Common bath and toilet, both flush and shower follow the bucket and scoop method. Water is pumped into giant storage drums from the river direct, so it's usually a choclately brown in colour. Good enough to wash, but if you need to brush you teeth, I suggest buying a bottle of mineral water from the staff co-operative located in the dining area. You can also buy beer here.
After you settle in, you return to the dining area for dinner and a briefing about what 's in store. You then go for your night boat safari, where they point out various animals. It's rather unnerving to be gliding down the water in total pitch darkness with your boatman- guide steering only with the help of a spotlight. It's a miracle, and nothing short of a wonder how he manages to spot animals in the trees or riverbank in that total pitch blackness! When I asked him, he said he depends on the glint of the eye from the animal. We spotted quite a few palm civets, owls and caught the glint from several crocodiles' eyes that night. Owls stare at the light upto a point and then fly off before you can get a good look at them.
The 2D 3N trip includes: a night boat safari, early morning boat safari (supposedly the best time to spot animals), daytime jungle trek, afternoon boat safari and night jungle trek. And if it's low season, you can even have another early morning boat safari on the 3rd day: your last day in the camp where you need to depart soon after you return from your boat ride.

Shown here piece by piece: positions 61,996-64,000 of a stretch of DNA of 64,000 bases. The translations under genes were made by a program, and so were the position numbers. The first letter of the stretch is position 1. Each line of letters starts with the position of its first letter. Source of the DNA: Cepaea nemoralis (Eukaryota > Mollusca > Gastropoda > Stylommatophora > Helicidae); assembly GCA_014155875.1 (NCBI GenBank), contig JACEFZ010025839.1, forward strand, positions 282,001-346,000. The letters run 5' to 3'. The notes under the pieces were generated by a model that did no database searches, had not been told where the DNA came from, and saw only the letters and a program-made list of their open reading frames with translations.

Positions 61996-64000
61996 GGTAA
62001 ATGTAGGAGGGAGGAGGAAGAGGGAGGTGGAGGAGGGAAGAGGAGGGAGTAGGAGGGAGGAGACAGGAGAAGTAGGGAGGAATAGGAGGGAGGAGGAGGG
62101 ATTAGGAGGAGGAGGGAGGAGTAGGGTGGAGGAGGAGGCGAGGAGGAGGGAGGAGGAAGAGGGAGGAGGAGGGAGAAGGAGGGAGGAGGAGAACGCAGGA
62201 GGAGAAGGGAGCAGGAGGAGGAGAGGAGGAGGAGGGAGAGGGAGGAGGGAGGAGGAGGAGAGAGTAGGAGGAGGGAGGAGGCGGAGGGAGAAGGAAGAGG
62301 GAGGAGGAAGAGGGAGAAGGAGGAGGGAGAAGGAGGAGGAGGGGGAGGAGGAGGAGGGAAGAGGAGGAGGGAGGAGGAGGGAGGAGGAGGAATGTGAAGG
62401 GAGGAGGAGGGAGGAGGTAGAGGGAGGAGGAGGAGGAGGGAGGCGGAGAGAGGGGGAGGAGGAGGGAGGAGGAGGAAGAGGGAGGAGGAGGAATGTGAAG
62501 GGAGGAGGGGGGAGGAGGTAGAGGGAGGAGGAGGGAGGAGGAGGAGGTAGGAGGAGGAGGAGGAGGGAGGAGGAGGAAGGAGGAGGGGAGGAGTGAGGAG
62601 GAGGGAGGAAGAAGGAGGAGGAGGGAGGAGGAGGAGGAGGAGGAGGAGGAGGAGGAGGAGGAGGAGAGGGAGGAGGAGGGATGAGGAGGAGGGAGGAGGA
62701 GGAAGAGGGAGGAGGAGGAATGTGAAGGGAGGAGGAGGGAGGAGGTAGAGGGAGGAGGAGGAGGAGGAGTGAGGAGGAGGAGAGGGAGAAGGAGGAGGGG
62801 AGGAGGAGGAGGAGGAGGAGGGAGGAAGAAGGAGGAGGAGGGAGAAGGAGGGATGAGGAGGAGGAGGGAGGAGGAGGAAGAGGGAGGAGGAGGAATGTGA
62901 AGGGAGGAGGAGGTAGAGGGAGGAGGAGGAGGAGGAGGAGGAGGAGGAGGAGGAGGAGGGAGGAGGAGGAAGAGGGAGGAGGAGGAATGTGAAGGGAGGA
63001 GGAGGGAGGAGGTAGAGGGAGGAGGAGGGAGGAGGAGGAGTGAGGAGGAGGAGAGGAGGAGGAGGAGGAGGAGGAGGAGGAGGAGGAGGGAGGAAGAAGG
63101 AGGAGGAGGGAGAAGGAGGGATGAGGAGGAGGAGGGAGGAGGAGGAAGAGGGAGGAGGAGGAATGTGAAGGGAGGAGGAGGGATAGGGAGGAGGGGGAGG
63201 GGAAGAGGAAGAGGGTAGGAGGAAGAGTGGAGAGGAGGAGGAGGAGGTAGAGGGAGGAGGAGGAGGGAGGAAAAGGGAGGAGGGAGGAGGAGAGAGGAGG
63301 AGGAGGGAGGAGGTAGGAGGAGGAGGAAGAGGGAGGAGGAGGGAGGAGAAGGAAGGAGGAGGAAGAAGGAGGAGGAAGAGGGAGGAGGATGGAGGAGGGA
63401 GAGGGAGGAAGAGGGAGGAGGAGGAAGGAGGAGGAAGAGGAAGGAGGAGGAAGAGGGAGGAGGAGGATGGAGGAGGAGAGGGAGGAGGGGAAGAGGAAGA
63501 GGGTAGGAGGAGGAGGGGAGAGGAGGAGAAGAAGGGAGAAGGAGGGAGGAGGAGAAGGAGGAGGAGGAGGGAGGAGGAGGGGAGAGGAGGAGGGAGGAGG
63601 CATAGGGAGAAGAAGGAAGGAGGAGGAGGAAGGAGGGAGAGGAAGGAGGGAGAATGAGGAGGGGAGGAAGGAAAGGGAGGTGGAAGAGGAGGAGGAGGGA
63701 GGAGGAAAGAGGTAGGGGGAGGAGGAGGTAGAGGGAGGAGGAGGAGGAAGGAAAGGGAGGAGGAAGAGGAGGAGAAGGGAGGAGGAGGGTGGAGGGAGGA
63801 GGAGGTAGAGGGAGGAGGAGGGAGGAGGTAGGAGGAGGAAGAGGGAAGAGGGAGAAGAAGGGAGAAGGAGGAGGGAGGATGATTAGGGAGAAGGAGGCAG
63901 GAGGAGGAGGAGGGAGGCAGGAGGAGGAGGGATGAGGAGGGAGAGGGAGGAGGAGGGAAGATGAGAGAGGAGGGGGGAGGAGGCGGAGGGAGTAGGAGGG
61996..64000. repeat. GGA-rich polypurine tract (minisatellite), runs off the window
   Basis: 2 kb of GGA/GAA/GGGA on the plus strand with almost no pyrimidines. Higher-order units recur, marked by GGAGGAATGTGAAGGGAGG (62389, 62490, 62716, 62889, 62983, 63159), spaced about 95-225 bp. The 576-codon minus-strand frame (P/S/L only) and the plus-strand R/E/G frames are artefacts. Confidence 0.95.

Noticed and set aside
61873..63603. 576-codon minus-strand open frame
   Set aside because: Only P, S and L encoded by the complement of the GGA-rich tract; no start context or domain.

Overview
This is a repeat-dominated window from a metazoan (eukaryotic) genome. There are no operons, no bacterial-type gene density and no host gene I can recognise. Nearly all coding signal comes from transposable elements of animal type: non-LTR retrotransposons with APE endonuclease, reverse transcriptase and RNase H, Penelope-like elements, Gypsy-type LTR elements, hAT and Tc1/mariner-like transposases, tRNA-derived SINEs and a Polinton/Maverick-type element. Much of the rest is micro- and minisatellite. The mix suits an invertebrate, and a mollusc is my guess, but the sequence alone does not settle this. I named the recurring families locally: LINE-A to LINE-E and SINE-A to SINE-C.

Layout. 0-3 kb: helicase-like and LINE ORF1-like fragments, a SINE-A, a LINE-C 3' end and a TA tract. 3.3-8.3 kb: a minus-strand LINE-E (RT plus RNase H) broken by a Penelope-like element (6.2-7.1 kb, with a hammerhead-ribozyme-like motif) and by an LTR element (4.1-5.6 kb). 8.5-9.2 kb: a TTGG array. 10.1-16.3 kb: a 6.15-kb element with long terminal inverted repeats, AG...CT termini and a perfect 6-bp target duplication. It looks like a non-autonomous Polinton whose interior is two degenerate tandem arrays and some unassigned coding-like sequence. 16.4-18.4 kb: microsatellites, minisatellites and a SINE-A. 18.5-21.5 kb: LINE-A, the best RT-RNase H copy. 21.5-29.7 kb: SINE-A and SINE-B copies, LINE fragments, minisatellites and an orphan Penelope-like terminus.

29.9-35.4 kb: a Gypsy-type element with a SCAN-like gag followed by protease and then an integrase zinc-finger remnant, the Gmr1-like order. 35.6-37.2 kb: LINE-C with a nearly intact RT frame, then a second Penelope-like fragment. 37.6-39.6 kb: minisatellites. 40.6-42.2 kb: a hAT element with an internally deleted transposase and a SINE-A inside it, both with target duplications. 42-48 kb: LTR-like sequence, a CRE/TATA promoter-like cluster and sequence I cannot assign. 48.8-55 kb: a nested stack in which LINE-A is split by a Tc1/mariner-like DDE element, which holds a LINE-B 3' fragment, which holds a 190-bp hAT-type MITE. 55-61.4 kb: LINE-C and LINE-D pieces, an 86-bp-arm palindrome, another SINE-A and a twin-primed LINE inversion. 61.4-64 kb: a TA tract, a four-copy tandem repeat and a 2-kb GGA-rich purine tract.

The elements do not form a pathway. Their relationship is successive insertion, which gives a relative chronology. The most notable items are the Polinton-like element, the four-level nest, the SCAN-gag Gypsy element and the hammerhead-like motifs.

Facilities are basic to the extreme, the food is actually pretty good, if basic. It's a good time to meet friends. And since your group usually consists of eight people, it's usually the eight of you all the time, on all your treks and safaris, with usually, though not always, the same guide. A sort of bond develops at the end, and on the last day, you actually feel sorry to leave the camp and your newly found friends.
The Uncle Tan website may ask you to consider buying rubber shoes for the jungle treks. THey are cheap no doubt, but bloody heavy. Plus being made completely from rubber, it's impossible to wear them outside of the jungle. So save your pennies, you can hire them at the camp for the treks. They are more for the night trek anyway, you can manage the day trek with your regular shoes.
Only a few caveats and points to note:
- Accommodation is rather basic, and in shared huts. So do not expect too much privacy.
- A flashlight is an ABSOLUTE MUST: you will need it when you go to and from your hut after dark, either to join the night boat safari or night trek, to go the common dining area to eat, to feel your way while descending the long series of steps onto the boats etc.
- Don't wear expensive footwear, it's quite muddy out there. And positively no flip flops.
- You can freely use flash to photograph the sleeping animals on the night jungle trek. Don't freak them out too much though.
- The new camp site has a lot less intrusive wildlife than the old one. So if you have read interesting accounts of bearded pigs, water monitors, wild cats, monkeys etc. in the camp, rest easy, you will see none of those here.
- It's quite muddy in places, so the bottoms of your trousers (esp. around the ankles) do tend to get caked in mud.
- Don't expect too much, and you will really enjoy your time here.The staff go out of the way to be of service and in pointing out wildlife. They are really great at spotting them, esp. in the dark.

  • Stayed: November 2013, traveled solo